As part of a plan to cut costs by $500 million, Staples says it plans to close up to 225 North American stores by ...
May We Suggest
(Page 2 of 2)
Just like at Discovery-Store.com where Greif is responsible for the cross-sells and upsells for the site’s 2,000 products, Timberland uses manual selection for cross-sells. Six months ago, Timberland began transferring employees who have worked in the stores to the e-commerce operation to choose cross-sells for the web site. “A lot of people will spend money on clickstream analysis to let a machine tell them what people will buy,” Diaz says. “We hire people who have worked in stores.”
The EC operation looks for someone who’s observant and notices additional products that customers pick up with each purchase, Diaz says. “We start with the knowledge that cross-selling is not Internet specific,” Diaz says. “We get people who have seen real live, breathing customers in the store thinking about what to cross-sell. The Internet is a different medium but it’s the same business.”
Most sites aren’t using automated cross-sell and upsell programs because they just can’t afford them, Bather says. Further, retailers just trust their merchandisers’ instincts more than they trust technology. “Choosing cross-sells is more art than science,” Diaz says. “That’s how you have to start.”
In spite of the art component of cross-selling and upselling, retailers do set some rules for their cross-sells. Levenger Inc., for instance, a retailer of reading- and writing-related products, has certain guidelines for cross-sells: Cross-sell items must not be more expensive than the main item, they must complement the main item, they must be in stock, there are usually three, no more no less, and none of the cross-sell items can be sale items, says Lynnette Montgomery, Internet marketing manager. In addition, she adds, “We always try to get products that are performing. We figure if the cross-sell product is doing well, it might help out the main product.”
In addition, some retailers do back up their instinct with analysis. Timberland, for instance, uses web analytics software from Omniture Inc. to run item affinity reports as well as reports on previous-page and next-page navigation so it knows where customers come from and where they go. “It becomes a second way to check on the cross-sell decisions,” Diaz says. Levenger will install an analytics program in January, Montgomery says. “We really want to know statistically that the wallet goes with the purse,” she says.
The marriage of live chat and cross-selling
There is one area of cross-sells where retailers can see immediate feedback and that is the additional sales that take place after the initial sale has closed. Those sales usually involve products other than a retailer’s core product. A staple of direct marketing for years-many consumers are familiar with the cross-sell material that comes with delivery packages from online or catalog orders or that are in the monthly pitches from book or record clubs-such cross-sells gain an added level of interaction on the web.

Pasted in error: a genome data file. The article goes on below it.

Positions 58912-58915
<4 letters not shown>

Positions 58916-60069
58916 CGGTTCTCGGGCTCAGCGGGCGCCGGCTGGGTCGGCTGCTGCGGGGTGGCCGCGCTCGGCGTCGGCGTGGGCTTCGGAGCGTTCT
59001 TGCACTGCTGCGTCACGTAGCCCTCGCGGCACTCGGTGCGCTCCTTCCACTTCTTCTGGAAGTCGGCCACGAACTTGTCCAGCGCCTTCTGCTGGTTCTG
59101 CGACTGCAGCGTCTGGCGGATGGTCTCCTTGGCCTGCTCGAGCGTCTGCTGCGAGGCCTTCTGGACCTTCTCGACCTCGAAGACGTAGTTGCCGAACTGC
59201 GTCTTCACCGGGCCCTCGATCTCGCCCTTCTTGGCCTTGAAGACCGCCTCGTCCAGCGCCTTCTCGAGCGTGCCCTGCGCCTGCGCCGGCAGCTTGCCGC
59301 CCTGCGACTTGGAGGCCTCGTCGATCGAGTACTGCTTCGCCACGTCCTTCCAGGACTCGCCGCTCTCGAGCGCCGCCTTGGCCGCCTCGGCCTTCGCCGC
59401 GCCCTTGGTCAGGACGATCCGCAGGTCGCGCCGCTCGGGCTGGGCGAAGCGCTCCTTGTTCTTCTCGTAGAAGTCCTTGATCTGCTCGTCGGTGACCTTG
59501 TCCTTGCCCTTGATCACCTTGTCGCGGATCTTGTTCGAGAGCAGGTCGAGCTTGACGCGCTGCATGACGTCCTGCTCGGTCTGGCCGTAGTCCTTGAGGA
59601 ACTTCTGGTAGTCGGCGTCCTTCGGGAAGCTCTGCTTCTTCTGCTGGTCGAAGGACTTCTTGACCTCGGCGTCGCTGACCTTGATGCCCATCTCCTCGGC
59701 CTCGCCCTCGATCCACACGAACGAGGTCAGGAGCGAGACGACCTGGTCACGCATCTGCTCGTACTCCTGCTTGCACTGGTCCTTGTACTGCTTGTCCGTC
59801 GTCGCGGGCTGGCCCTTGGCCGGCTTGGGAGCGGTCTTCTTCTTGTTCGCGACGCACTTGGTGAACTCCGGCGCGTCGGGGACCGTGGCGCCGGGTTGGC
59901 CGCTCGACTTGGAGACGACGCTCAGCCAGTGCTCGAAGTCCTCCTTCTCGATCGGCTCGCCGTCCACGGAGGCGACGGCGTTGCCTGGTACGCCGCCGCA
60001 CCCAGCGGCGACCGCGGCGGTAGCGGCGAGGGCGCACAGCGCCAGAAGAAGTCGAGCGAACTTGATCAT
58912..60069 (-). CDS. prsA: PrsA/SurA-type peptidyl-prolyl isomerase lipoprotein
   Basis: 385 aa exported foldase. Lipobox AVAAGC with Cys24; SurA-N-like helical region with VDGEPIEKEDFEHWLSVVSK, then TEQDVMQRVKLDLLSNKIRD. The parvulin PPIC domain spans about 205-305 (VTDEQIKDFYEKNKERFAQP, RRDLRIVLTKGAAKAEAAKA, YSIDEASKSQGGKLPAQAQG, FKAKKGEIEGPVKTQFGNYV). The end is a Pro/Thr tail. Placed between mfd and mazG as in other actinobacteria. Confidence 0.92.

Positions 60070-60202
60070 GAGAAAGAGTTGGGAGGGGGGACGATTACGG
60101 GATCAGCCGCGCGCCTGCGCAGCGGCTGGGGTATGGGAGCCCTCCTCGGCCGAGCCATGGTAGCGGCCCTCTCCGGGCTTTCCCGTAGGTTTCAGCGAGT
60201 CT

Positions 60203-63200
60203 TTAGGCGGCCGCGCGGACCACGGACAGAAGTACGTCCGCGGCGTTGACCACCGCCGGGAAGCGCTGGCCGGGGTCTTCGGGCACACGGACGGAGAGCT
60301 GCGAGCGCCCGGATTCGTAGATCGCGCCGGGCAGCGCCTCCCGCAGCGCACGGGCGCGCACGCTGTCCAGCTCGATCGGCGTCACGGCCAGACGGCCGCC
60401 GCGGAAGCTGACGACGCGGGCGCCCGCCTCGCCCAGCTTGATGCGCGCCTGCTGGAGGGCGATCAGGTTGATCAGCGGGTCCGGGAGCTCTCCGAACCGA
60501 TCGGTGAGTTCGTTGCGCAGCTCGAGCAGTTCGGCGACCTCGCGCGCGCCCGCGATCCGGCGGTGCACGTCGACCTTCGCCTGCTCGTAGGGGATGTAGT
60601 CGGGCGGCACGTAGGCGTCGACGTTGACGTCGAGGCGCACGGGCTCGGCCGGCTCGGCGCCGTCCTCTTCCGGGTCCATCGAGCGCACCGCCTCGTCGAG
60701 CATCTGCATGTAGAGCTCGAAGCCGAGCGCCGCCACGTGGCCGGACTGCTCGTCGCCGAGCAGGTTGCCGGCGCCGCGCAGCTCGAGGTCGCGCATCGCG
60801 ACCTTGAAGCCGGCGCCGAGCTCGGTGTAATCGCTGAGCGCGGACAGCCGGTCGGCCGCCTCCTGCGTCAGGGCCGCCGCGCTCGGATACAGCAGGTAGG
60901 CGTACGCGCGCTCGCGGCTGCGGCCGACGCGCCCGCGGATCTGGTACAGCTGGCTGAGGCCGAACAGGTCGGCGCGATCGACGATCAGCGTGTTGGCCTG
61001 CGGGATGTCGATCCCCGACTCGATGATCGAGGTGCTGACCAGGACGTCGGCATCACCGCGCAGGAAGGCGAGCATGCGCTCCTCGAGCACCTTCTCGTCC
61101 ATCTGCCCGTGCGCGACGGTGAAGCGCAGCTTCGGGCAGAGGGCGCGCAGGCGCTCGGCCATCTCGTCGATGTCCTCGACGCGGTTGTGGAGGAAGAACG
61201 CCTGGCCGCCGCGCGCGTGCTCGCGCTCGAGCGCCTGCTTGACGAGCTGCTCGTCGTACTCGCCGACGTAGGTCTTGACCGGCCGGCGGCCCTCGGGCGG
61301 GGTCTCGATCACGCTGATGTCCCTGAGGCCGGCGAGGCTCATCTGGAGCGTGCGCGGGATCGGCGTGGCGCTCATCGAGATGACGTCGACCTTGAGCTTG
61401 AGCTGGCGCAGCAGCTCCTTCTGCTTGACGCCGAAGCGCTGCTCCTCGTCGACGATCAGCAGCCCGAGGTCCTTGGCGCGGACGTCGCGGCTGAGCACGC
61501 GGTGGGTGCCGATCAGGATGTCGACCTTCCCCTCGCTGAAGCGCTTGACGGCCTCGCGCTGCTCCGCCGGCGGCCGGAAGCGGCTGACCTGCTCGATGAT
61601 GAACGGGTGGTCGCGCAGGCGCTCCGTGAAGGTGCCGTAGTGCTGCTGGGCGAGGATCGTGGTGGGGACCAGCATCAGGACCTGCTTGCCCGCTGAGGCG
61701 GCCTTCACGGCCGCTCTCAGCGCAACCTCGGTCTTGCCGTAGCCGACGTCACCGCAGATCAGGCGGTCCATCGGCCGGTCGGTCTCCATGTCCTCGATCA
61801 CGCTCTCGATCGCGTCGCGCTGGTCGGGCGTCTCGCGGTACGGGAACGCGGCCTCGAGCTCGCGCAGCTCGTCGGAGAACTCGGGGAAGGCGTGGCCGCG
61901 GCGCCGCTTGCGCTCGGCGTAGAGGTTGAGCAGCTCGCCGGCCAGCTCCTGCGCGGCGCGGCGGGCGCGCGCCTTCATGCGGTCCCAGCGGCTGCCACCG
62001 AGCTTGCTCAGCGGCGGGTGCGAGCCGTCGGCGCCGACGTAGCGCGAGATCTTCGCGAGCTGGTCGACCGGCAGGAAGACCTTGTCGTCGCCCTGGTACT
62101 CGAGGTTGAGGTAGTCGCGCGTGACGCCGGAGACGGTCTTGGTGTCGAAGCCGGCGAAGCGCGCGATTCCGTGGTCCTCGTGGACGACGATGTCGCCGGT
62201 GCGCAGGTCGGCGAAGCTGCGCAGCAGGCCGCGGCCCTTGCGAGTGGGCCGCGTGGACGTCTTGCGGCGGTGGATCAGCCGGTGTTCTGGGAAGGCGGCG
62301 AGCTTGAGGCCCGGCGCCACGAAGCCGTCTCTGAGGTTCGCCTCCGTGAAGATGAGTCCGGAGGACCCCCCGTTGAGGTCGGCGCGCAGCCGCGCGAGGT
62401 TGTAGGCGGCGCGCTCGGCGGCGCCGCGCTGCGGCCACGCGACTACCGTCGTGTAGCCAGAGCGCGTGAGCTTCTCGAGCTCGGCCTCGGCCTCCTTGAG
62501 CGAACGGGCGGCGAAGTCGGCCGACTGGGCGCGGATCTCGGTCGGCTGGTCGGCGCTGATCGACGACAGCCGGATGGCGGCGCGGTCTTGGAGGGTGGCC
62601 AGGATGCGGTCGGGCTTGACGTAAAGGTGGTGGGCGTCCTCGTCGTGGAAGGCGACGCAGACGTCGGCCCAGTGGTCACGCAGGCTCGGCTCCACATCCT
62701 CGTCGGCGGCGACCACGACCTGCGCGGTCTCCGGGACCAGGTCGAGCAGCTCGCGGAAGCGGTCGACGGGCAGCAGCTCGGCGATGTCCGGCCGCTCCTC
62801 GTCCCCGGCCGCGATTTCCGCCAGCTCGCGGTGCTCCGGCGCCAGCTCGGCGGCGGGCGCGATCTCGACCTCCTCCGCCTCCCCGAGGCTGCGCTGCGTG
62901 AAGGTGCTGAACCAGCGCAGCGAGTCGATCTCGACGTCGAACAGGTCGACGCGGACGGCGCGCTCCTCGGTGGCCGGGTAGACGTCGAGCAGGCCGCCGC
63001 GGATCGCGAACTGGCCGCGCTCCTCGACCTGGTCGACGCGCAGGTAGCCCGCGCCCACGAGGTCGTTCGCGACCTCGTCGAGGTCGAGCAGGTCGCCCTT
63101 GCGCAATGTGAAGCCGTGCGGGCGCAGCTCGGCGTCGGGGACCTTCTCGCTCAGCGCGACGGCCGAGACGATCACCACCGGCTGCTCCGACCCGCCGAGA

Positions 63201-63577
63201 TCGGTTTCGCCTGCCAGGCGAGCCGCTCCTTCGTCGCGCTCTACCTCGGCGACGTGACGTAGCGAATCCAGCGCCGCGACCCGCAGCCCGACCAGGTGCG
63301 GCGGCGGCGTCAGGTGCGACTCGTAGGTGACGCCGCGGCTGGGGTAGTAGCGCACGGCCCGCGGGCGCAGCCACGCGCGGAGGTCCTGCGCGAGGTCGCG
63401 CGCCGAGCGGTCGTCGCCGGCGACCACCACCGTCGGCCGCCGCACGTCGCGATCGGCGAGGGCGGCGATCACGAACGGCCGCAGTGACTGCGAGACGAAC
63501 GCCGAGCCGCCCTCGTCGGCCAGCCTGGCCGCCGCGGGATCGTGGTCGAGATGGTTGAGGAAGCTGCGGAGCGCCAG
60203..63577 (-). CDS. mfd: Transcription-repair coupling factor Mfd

BonusAmerica.com, which operates five web sites, offers post-order cross-sells powered by inQ Inc., a company that employs live chat to sell consumers coupon books, discounts packages and other items that are add-ons for retail sites. Once a customer has completed a transaction, a live chat window appears on the web page and the customer receives a message telling her that there is a live person behind the chat window with a special offer and instructing her to type “Hi” or “Hello” if she’s interested in the offer. InQ operates the chat sessions and pays a commission to BonusAmerica.
BonusAmerica’s customers have responded strongly to the offers, with 46% of customers who make a purchase at BonusAmerica.com engaging in the live chat cross-sell sessions and 51% at sister site NationalRewardCenter.com, says Amy Shoaff, media director of BonusAmerica.com. BonusAmerica had tried to do cross-selling itself, but found the process too cumbersome, she says. “It’s fabulous,” Shoaff says. “We sell an extra 19% with no overhead on our side.”
InQ characterizes its approach as a soft-sell. The customer doesn’t have to engage in the chat and can bail out at any time. Further, inQ reps do not ask for credit card or mailing information from the customer; it obtains that from BonusAmerica if the customer buys. Reps are allowed only one rebuttal per turn-down, says Steve Nober, president of inQ. Surprisingly, 30% of sales take place after the one rebuttal. “That’s the power of live interaction,” he says.